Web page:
of my class properties that's defined in my class
to the 2D editor then I can customize whenever the behavior
gets attached to one entity in the scene.
So to build the island map,
I've been using the new Tiled Map Editor.
So in my game, there's three different tile sets
that I have specified.
There's sand, water, and grass.
Not only do I have the ability to specify both the interior
and exterior tiles, I can also introduce variance.
So here for the red edge, for example,
for this individual tile image, if I want to add a new look
to it to get rid of the small rock, I can simply just drag it
in from the Media Library.
And now this tile set is complete.
Let me go ahead and show you how I can use this.
So switching back to the island map, the island is constructed
with the new tile map functionality with,
provided by SpriteKit, so to make a modification,
I can simply select the tile map.
Make a double click, and select the active tile
that I want to work on.
Now that I think the island looks a little bit too plain,
and to make such modifications, I can just simply paint
across the level and Xcode will automatically paint the correct
tiles to make it with surrounding neighbors.
It's that easy.
So now I think I got the look I'm going after with the island.
Let's look at some of the gameplay elements here.
To power the hero, our hero's movement and animation,
I have already attached the player input component
and the move component.
And to make the player respect the island boundaries,
I can simply add a collision component to have implemented.
So this way, it will automatically create a physics
body for our hero and the islands based
on the current tile sets that's being set up.
And to give the player the ability
to throw the water balloons,
I can simply add the fight component to it.
And notice here how the health property being exposed
by the fight component class is now visible.
I can give it a custom value here.
So for example, I can set the value to be 2 rather
than using the default value of 1.
And in addition, I have a drone that drops the,
these paint balloons on the level
and I have a enemy that's in the scene.
So to give the enemy the same fighting ability by picking
up the paint balloons and throw at me,
I'm going to give the same fight component.
And to make this a fair game,
I'm going to give the same health level of 2 rather
than using the default value of 1.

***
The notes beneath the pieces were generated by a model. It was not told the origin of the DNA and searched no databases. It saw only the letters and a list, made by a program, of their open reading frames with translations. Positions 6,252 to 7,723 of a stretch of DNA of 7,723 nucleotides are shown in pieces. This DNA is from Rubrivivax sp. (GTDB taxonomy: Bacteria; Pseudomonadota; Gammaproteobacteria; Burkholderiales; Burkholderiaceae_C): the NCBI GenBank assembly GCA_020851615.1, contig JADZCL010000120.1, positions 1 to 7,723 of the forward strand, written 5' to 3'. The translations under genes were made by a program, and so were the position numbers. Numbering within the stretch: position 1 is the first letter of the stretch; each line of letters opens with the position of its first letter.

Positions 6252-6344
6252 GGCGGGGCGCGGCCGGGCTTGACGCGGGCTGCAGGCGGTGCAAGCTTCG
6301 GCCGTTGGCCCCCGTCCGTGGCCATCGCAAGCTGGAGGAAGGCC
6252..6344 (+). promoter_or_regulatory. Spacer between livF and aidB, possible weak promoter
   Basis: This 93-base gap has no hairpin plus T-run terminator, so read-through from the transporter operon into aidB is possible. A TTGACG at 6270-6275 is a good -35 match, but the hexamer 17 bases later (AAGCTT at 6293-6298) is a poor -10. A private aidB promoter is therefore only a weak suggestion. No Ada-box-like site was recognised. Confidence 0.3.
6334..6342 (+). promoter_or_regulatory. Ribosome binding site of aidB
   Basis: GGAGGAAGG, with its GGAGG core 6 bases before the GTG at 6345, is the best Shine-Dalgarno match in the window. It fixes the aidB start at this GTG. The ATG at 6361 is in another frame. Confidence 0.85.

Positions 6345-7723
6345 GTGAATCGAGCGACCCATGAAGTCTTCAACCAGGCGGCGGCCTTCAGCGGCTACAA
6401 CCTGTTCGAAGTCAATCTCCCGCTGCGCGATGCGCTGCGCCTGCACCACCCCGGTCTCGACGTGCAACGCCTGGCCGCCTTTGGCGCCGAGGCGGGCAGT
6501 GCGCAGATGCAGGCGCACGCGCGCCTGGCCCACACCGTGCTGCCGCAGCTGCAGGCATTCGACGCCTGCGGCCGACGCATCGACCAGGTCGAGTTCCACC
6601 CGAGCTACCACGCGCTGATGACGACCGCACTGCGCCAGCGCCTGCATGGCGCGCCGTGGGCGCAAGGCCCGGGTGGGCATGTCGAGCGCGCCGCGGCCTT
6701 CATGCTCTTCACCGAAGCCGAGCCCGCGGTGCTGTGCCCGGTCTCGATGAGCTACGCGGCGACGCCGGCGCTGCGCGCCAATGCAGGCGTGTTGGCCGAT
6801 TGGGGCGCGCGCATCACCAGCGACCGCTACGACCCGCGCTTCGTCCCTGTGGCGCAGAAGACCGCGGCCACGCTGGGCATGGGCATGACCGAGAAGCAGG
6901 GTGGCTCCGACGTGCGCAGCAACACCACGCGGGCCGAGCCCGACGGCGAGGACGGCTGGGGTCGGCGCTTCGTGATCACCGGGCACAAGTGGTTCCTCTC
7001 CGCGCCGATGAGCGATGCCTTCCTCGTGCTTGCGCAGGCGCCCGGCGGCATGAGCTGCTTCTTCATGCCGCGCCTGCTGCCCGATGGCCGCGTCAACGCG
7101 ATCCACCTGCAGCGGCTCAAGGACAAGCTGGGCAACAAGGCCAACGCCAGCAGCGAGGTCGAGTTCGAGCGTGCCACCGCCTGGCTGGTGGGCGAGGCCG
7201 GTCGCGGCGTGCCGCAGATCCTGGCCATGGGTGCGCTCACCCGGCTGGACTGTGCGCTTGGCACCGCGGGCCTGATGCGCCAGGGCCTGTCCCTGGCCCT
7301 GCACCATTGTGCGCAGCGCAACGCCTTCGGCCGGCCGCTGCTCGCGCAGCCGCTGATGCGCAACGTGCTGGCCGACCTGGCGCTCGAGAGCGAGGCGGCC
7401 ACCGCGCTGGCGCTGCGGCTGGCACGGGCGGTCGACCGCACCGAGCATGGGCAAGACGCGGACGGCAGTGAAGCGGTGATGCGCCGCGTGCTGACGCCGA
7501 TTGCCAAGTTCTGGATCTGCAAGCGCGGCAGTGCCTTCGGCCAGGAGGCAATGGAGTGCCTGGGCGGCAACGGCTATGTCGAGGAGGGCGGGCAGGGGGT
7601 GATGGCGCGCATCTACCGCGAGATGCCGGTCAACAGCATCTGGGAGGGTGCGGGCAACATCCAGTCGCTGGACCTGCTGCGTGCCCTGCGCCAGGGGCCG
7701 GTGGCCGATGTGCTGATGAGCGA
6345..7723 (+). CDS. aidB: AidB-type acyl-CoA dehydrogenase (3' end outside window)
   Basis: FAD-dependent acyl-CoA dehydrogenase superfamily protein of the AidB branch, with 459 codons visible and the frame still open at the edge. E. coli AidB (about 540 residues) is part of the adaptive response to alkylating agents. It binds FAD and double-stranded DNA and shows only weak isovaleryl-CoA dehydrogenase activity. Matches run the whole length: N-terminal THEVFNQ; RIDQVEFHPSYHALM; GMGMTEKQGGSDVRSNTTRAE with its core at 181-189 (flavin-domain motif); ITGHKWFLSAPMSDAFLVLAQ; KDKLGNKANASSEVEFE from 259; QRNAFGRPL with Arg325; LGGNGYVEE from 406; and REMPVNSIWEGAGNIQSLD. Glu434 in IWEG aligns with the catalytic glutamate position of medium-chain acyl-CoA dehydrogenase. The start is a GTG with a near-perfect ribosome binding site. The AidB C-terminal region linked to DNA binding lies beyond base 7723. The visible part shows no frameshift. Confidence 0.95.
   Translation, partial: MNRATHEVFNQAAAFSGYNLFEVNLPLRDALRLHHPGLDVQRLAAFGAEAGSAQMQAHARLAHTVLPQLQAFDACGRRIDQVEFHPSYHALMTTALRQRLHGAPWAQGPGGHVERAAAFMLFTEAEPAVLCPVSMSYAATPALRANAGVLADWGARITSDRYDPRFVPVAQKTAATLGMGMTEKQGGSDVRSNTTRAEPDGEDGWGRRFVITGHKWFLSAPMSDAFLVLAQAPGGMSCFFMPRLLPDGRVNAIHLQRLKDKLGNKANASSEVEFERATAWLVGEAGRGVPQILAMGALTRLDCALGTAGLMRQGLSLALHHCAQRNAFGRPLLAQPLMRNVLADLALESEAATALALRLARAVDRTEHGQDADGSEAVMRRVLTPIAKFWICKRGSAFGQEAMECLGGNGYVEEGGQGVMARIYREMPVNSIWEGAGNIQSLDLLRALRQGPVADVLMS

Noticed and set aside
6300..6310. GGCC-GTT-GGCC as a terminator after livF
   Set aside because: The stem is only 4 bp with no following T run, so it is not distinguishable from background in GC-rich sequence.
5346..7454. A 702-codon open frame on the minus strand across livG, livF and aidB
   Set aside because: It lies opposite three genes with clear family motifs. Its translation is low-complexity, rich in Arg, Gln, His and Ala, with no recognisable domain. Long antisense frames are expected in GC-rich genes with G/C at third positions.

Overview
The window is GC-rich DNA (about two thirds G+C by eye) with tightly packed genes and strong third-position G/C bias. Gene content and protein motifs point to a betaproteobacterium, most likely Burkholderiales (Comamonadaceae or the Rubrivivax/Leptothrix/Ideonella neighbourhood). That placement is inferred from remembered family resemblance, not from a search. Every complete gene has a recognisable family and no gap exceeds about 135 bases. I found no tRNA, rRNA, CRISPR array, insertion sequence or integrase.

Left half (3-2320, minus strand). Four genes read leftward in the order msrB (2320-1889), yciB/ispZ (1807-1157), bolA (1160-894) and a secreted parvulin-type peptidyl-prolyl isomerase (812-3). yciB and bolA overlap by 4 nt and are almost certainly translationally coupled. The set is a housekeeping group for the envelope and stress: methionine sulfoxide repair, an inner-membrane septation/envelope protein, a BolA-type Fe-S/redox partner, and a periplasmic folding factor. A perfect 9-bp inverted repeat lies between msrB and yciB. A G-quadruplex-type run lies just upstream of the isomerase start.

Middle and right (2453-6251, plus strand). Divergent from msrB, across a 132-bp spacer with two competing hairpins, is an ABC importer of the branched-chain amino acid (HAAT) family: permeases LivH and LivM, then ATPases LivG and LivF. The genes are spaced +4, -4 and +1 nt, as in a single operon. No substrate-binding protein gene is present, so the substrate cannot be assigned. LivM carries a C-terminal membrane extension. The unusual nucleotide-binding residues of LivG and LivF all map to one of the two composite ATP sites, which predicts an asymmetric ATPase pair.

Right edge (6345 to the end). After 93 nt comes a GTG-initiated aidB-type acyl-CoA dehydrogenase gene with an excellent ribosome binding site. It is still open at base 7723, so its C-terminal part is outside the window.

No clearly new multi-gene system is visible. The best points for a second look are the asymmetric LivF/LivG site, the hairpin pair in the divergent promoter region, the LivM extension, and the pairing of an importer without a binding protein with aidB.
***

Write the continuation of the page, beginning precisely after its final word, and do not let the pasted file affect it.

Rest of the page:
Now, I think my level is set up pretty good.
Let's run it and check it out, the new implementation.
So the drones are going
to be dropping randomly the paint balloons
and the paintball fighter will start.
So looks like all the elements are all there.
So in Xcode 8, it's very easy to implement the level of the game
and connect all these gameplay logics fairly quickly.
Because I'm using SpriteKit and GameplayKit,
my game will automatically run on all Apple platforms.
Now, back to Andreas.
Thank you, Norman.
All right, so just quickly review the most important points
we talked about.
There are now four Apple OS platforms, each of them
with their own App Store that you can bring your ideas to.
And today we added a large variety of new extension points
that allow you to hook even deeper into our OS's.
Perhaps most importantly, we recommend
that you consider creating an iMessage App and also
that you integrate your apps with SiriKit.
But these are just two
of the many new APIs we are announcing today.
And support for all of them will be provided
by a new version of our Xcode IDE.
Xcode 8 is going to run on Mac OS El Capitan and Sierra.
Now, of course, it also has support
for developing with Swift 3.
Now, all these technologies are available for download
from the WWDC Attendee Portal today,
so you can get early access and use the time later in the year
when we ship out products to get ready for all launches,
create even more powerful and unique apps for your users.
Also, go and check out the new Swift Playgrounds app,
which we're including in the iOS 10 Developer Preview.
I think you're going to have a ton of fun with it
and perhaps you'll consider creating additional content
for your kids to start learning how to program Swift.
Now, there are many opportunities here
at the conference for you to learn more about everything
that we announced today.
There's more than 100 sessions you can attend
and even more labs.
You can meet every engineer you see on site one on one.
They are here to answer you specific questions.
So I hope you enjoyed the session and I'll see you
around later this week.